On the way back to Pasadena, George and Terry talked about the logistics of moving.
“How much stuff do you have in that trailer?” terry asked.
“Oh, not much, really. Some spare VW parts, a tired old broken down sofa, a TV, my instrument and stand and light and other music stuff, two straight chairs and a couple of folding chairs, some dishes and pots and pans, whatever food’s in the fridge, and Isolde’s and my clothes. That’s pretty much it. Most of the rest of the stuff in there came with the place. Oh – and the mouse.”
“Oh, yes. We mustn’t forget the mouse. What makes you think you can domesticate a field mouse?”
“Well, I don’t know if domesticate is exactly the right word. I figure I can keep him out of trouble, though, and he can die of old age. I remember reading somewhere that mice only live for a couple of years, at most.”
“That’s in the wild, where predators and disease take their natural toll. In captivity, they have been known to live up to ten years. Are you prepared to take on that kind of commitment?”
“What are my choices? I trapped ‘im, so now his life is in my hands. The rescuer is as beholden to the rescuee, as vice versa.”
“That sounds like Taoist philosophy,” said Terry.
“Actually, I think it was Lao Tze whom, I believe started off following the teachings of Confucius. So maybe he didn’t think of it first.”
“Now that you say it, I think you’re right. How did you come to know about those guys?” Terry asked.
“Well, it’s a long story. When we were starving, and Mom was not getting any help from either my dad or the state, she said that the Judeo-Christian idea of God must be mistaken, because He would never let that happen to people who didn’t deserve it. I don’t think she ever read Job, but anyway, she got all pissed off at the church, and started looking around for some other place to worship on Sundays. There was this group – a Humanist organization that called itself The Baltimore Ethical Society. So she started attending their services. Well – I was just a kid, I guess I must have been about eight or nine, and the Sunday School program was based on the idea that kids should be able to make an informed decision as to what religion, if any, they wanted to accept. So the Sunday school had a curriculum that taught all the major belief systems. They started with the Druids, and the Norse Gods – Thor and all those, then, as the kids progressed, they learned about the Egyptian Gods, the Greek and Roman Gods, and so on, up to modern religions. Along the way, they read selections from Confucius, Lao Tze, The Bahagvad Gita, The Koran, the Old and New Testaments, and even Plato and Socrates. By the time I was fourteen or so, I knew more comparative religion than most college graduates.” George said. “Except, maybe Saint Johnnies,” he added, and laughed.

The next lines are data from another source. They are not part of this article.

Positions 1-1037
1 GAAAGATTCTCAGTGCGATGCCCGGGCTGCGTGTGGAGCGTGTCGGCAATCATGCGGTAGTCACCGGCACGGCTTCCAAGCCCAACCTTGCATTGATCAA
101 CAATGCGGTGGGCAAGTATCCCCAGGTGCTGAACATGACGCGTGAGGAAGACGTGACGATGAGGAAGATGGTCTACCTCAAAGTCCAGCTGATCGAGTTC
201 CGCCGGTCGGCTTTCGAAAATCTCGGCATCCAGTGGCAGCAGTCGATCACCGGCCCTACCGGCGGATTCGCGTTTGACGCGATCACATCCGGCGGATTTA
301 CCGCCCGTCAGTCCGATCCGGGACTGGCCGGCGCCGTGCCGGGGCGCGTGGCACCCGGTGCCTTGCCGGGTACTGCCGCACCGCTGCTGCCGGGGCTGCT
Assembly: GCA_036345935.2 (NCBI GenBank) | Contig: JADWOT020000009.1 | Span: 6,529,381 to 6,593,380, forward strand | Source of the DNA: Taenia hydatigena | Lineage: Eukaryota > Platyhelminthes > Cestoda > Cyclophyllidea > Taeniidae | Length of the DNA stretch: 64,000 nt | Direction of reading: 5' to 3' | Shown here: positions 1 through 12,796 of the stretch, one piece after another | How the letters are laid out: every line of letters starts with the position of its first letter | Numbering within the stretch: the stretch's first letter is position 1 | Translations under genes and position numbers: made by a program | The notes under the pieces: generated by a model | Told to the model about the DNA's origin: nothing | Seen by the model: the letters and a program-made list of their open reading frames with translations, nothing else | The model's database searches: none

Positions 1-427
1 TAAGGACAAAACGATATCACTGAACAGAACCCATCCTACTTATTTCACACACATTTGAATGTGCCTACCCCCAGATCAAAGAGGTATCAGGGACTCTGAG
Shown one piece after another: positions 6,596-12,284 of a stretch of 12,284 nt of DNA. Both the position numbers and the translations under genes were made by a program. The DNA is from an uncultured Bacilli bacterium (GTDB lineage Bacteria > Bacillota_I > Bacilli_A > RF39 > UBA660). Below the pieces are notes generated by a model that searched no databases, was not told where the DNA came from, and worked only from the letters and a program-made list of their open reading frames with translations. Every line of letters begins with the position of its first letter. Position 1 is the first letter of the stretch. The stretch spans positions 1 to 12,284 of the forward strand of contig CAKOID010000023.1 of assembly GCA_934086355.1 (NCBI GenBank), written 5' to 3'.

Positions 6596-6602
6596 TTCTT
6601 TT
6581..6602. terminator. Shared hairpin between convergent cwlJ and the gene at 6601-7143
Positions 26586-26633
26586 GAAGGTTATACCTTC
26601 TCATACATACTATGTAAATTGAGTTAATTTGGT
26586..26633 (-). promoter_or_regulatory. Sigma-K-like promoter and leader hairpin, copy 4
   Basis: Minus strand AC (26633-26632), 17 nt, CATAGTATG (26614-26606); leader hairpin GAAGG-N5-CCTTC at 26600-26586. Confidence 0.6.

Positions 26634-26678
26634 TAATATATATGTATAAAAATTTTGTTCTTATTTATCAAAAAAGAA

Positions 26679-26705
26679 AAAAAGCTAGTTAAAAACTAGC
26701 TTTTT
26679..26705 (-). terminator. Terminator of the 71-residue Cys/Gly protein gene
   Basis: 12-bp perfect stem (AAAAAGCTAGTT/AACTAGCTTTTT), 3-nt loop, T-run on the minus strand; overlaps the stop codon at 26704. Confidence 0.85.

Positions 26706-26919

“Yeah, well those guys are a breed unto themselves, that’s for sure,” Terry agreed.
“Well, look at their required readings. And they don’t just read that stuff – they discuss it, and have to do papers on it. You’d be a little strange too, if you spent a semester on St. Thomas A Kempis.”
“A Kempis? Who’s he? I’ve heard of St. Thomas Aquinnis, but not A Kempis.”
“Oh, he was a Reformation Jesuit Priest. He came up with, among other things, the concept of Good Works, that John Calvin glommed onto, and that eventually became The Puritans and later, The New England Congregationalists.”
“I thought you said you were a Music Major. Where’d you get all this history background. Don’t forget to turn left up here.”